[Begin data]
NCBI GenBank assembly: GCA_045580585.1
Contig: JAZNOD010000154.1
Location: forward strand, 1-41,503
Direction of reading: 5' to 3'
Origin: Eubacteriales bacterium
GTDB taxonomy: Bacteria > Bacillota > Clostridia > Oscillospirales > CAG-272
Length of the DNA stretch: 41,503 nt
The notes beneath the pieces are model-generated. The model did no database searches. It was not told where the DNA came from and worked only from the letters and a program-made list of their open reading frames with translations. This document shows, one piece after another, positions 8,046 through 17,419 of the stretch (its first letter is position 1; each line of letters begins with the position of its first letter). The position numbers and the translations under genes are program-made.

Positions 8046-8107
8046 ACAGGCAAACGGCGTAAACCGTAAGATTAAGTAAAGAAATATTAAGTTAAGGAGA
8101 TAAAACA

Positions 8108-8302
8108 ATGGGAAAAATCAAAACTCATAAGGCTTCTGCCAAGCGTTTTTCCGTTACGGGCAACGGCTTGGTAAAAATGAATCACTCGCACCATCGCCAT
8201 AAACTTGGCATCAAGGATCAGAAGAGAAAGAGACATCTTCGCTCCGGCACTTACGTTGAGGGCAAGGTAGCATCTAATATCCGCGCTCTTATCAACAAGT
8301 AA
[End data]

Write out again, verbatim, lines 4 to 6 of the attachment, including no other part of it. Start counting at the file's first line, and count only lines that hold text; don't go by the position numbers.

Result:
Direction of reading: 5' to 3'
Origin: Eubacteriales bacterium
GTDB taxonomy: Bacteria > Bacillota > Clostridia > Oscillospirales > CAG-272